Speaking of which, police operations aim to save the children, Duterte says. Yet in Caloocan City, cops “salvaged” four teenagers in three incidents in as many weeks. That’s according to no less than the National Bureau of Investigation and the Public Attorney’s Office.

Only last August Caloocan was adjudged as Metro Manila’s best police station. So the summary killing of minors is a black eye on the entire PNP.

Clearly something’s wrong. When the PNP re-launched Double Barrel last March, it was supposed to be “kinder, gentler.” Thenceforth only station and precinct commanders were to order drug raids and buy-busts. Only the most qualified operatives were to be in full uniform. To prevent abuse, operations were to involve barangay officials, in coordination with local churchmen. In Caloocan none of the rules were followed – yet it became the best station. One wonders where else this is happening.

Hounded by criticism of 7,000 extrajudicial killings of drug suspects, the PNP stopped Double Barrel in January. Scalawags’ abuses worsened things. Anti-narcotics officers, attempting to shake down a Korean retiree in Angeles City, Pampanga, abducted and strangled him dead right inside the PNP’s Camp Crame headquarters in Quezon City. They tried to conceal the crime by cremating the body and flushing the ashes down the toilet of an ex-cop’s funeral parlor – in Caloocan. Angeles City cops also were exposed shaking down Korean tourists with false drug raps. In the ensuing Senate investigation, a CCTV footage was shown of Metro Manila policemen planting “shabu” in the desk drawers of a private office, then raiding it to extort money from the shop owner and employees.

Duterte halted the drug operations nationwide, cussing the PNP as “corrupt to the core.” He said 60 percent of the 160,000-force was rotten, needing retraining or booting out. A month-long lull followed. Then Double Barrel was reloaded.

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The bloody drug war of the Duterte administration, martial law, and the historical disinfecting of the dictator Ferdinand Marcos are the focus of “Pagsambang Bayan the Musicale” at the Cultural Center of the Philippines. The music-and-dance remake of the iconic anti-Marcos martial law play of the 1970s-80s is based on the liturgy. Directed by multi-award winning Joel Lamangan; libretto by original playwright Bonifacio P. Ilagan; music by a troupe led by Joed Balsamo; additional choreography by Jomelle Era. Pinoy rock musician Cabring Cabrera of Datu’s Tribe and internationally acclaimed tenor Dondi Ong lead a powerhouse cast of 20.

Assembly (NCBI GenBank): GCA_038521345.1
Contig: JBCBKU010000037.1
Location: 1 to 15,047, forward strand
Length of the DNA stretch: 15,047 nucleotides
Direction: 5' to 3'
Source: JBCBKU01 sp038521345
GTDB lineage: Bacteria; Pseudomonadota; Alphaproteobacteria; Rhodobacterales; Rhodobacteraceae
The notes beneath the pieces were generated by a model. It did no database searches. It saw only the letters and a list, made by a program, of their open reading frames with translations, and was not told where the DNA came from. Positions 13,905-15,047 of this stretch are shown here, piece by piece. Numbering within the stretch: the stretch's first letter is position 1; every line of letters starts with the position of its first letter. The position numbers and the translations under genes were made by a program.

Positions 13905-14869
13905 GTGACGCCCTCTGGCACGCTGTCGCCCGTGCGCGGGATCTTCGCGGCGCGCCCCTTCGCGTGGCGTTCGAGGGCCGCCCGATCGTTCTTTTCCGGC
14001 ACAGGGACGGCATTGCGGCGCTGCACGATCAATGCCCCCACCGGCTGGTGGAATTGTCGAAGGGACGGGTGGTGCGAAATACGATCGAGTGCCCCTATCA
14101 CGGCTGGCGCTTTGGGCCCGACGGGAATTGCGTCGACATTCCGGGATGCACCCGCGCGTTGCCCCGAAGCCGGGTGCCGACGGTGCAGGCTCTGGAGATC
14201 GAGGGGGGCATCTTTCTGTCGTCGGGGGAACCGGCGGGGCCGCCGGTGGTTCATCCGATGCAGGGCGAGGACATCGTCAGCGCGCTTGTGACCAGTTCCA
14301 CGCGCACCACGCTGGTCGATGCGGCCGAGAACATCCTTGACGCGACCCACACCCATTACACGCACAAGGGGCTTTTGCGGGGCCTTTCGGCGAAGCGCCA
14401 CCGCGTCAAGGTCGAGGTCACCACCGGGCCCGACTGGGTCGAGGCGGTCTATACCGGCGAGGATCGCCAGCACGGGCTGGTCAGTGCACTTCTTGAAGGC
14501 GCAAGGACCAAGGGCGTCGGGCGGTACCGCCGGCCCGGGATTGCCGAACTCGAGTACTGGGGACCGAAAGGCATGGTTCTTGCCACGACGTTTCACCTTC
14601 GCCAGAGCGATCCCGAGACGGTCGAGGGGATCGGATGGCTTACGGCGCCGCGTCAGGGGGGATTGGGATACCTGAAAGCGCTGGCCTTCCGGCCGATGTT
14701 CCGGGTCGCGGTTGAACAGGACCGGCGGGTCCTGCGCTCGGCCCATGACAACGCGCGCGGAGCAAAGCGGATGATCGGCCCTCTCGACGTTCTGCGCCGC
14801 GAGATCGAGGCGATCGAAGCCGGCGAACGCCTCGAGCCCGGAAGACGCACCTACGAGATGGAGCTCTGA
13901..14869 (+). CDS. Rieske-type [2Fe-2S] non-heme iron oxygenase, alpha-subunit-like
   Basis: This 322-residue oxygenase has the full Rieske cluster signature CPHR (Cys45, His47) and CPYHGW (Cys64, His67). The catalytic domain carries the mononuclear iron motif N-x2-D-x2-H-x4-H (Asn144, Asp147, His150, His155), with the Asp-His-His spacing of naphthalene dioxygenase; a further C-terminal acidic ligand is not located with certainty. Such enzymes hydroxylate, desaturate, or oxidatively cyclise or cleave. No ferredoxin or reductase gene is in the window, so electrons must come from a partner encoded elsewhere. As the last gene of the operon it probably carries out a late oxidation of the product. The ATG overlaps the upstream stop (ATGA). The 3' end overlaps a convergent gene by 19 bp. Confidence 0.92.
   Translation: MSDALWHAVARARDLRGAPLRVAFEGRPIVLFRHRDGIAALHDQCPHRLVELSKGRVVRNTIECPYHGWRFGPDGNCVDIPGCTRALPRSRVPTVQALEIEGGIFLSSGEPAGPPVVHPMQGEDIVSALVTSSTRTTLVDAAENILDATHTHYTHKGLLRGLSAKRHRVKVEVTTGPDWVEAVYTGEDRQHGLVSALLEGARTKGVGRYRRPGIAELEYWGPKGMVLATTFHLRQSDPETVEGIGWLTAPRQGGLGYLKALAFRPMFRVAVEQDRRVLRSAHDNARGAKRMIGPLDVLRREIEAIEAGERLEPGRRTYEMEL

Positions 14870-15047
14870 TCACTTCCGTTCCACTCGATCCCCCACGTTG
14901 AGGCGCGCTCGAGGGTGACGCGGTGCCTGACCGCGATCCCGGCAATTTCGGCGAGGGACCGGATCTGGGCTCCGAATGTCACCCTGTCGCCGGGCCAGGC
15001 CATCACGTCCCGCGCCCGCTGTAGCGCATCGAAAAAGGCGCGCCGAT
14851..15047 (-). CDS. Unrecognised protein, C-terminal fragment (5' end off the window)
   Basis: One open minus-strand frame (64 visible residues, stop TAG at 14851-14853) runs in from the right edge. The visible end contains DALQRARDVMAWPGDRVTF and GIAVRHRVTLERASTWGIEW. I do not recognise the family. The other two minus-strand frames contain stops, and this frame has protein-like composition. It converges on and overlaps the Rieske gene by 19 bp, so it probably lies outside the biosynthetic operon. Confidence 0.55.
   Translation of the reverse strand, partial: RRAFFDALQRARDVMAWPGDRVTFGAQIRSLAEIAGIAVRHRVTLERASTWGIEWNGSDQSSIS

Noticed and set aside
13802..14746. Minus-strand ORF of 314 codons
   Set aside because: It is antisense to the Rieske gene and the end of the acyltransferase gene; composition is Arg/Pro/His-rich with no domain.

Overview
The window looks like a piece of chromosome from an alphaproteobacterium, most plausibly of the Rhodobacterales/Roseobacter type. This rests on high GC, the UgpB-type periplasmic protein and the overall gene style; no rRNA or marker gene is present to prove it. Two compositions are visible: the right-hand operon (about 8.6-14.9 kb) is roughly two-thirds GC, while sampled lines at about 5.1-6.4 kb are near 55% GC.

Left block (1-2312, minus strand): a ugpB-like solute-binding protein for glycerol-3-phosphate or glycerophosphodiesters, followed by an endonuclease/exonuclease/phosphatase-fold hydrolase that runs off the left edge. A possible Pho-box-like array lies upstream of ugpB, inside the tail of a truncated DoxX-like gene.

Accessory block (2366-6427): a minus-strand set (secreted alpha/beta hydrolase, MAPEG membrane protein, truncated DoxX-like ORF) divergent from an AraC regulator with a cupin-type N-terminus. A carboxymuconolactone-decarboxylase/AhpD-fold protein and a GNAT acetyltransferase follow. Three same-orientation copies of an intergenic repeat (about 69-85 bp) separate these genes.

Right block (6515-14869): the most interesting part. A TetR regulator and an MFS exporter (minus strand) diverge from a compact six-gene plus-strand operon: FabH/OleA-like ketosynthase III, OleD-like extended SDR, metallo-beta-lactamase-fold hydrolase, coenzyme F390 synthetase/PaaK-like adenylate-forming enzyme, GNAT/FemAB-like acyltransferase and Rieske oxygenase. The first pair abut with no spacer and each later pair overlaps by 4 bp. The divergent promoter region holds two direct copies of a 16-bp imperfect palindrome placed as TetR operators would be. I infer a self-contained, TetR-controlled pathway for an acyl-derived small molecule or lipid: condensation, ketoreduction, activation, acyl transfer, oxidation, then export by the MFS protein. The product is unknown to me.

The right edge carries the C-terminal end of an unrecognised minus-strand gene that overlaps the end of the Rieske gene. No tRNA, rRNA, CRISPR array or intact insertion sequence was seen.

“Pagsamba” is one of nine plays featured in “Pista Rizalina,” the CCP’s festival to recall the dark days of martial law 45 years ago. The event is named after Rizalina Ilagan, a 23-year-old student activist abducted by state security agents in 1976 and has not been found to date.

CCP Little Theater: Sept. 21-23 Thursday to Saturday, 8 p.m., with 3 p.m. matinees on the last two days. Tickets available at the box office and at TicketWorld, telephone 02 8919999. For inquiries, call CCP Marketing 02 8323706.

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Catch Sapol radio show, Saturdays, 8-10 a.m., DWIZ (882-AM).